Numbers are in from multiple sources, including Kapersky and Symantec - malware activity continued to grow in Q2 2017, and ransomware continues to be the most popular attack type among cyber-criminals.
Of course, this is hardly a surprise, given that Q2 saw two of the worst ransomware outbreaks yet recorded: WannaCry and NotPetya. Others, such as the current BadRabbit attack or CryptoWall and the recently-revived Locky, also continue to be seen in large numbers both domestically and around the world.
Ransomware can be a major disruptor for virtually any organization it touches, and due to the ways it can be spread, no organization is 100% safe. Preventative measures combined with an understanding of how ransomware affects your systems can help mitigate the dangers, but constant vigilance is a must.
Understanding the Dangers of Ransomware
"Ransomware" is a blanket designation for a range of cryptographic attacks. Their exact methods can vary slightly, but a typical attack looks like this:
- The target systems are infected by a payload, which is generally -but not always- delivered via a compromised email.
- The payload sets to work encrypting many or even all the files on the host machine, rendering them impossible to retrieve.
- A message is displayed, informing the user of the infection, and demanding a payment be made, usually via Bitcoin or other quasi-anonymous online currency.
- If the payment is made, the attacker will -usually- supply the cryptographic key required to unlock the files. If not, the files remain encrypted - possibly forever.
- Some ransomwares put further pressure by including a time limit, with the promise of total file destruction if the monetary demand is not met.
Much of the reason ransomware has become so popular among cyber-criminals is that, quite unfortunately, it works. The amounts asked for are generally in the hundreds or thousands of dollars, low enough that many infected organizations will take the path of least resistance and pay off the attackers. This may save their files, but it only emboldens more groups to embrace ransomware attacks - leading to their current prevalence.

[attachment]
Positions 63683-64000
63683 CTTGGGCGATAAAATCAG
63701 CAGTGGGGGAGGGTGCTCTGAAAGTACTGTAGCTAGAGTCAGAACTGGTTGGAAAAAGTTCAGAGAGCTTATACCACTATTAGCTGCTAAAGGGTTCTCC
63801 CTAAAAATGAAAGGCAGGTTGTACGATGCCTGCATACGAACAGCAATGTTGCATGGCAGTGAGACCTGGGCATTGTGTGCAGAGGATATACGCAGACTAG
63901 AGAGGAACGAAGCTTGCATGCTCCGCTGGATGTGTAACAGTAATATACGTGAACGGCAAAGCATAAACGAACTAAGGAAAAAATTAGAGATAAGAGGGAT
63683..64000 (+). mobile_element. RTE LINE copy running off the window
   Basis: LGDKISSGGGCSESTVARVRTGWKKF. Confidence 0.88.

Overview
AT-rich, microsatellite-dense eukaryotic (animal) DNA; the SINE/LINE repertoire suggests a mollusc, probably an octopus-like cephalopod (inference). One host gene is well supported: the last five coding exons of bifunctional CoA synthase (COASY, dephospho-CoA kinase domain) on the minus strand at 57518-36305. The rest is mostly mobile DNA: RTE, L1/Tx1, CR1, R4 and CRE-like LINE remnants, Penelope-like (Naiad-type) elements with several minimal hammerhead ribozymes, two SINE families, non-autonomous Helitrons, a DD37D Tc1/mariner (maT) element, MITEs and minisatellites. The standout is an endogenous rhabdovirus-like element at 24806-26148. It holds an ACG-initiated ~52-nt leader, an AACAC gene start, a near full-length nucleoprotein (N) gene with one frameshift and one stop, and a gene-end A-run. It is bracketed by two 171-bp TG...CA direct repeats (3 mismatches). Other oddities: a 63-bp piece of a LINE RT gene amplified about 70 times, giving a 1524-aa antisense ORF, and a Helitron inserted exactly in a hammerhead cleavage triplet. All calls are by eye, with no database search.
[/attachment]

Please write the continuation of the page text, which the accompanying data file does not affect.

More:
Prevention is critical here. Most ransomware crypto has not been cracked. If you become infected, there is a high chance you will have to make some very unpleasant decisions.
Some key preventative measures include:
- Awareness and training. Keep reminding your staff to never open unrecognized emails at work, and avoid unsafe websites.
- Avoid mapping network drives, and keep them hidden if possible, to prevent a wildfire outbreak.
- Install plenty of ad-blockers and script scanners, both locally and on the network.
- Consider investing in newer network security systems which can detect and shut down unwanted cryptographic activity.
Plug the Most Serious Hole in Your System Defenses: The Human Element
Even the best-laid technical security solutions can be entirely undone by a single lapse in judgement. 95% of all security incidents involve an element of human error. Cyber Risk Aware helps create a human firewall, with security-focused testing and detailed attack simulations designed to teach workforces at all levels how to keep themselves, and their company, safe from cyber-attacks.
Contact Cyber Risk Aware today to learn more about how we go beyond the typical security solution to address the most critical risk factor of all.